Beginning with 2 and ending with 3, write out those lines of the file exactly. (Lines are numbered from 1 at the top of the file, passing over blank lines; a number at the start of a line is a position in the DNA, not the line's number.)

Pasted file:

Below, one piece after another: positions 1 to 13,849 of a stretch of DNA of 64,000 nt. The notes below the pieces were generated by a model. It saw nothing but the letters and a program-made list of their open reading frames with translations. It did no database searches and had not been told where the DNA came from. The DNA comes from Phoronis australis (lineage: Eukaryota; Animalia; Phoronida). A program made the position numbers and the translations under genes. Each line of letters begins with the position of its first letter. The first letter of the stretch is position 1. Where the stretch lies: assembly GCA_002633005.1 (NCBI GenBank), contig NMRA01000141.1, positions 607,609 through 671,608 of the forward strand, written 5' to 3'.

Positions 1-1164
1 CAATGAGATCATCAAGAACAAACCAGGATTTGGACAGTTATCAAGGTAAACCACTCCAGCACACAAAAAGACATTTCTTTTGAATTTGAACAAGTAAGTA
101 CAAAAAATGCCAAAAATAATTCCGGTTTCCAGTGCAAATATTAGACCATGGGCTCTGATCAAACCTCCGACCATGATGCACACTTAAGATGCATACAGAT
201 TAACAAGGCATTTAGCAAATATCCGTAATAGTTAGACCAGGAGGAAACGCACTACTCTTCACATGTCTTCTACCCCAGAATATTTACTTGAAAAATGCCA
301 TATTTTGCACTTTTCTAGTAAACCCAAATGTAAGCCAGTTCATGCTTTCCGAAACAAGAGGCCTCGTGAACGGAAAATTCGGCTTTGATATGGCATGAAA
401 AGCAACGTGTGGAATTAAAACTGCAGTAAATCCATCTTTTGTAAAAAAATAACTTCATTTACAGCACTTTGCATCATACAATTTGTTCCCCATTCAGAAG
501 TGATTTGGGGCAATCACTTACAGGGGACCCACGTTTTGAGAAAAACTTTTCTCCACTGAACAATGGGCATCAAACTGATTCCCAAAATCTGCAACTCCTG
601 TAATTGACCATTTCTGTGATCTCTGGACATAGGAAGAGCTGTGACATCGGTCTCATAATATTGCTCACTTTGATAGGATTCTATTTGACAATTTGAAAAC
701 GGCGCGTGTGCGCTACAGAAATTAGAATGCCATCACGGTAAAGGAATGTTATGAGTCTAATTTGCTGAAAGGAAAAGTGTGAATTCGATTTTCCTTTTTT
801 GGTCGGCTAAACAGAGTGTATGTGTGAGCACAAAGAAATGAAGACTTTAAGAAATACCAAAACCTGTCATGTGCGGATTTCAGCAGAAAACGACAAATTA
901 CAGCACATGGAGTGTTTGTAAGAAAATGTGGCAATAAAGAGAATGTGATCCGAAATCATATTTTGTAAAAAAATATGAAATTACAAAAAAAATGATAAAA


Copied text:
Positions 1-1164
1 CAATGAGATCATCAAGAACAAACCAGGATTTGGACAGTTATCAAGGTAAACCACTCCAGCACACAAAAAGACATTTCTTTTGAATTTGAACAAGTAAGTA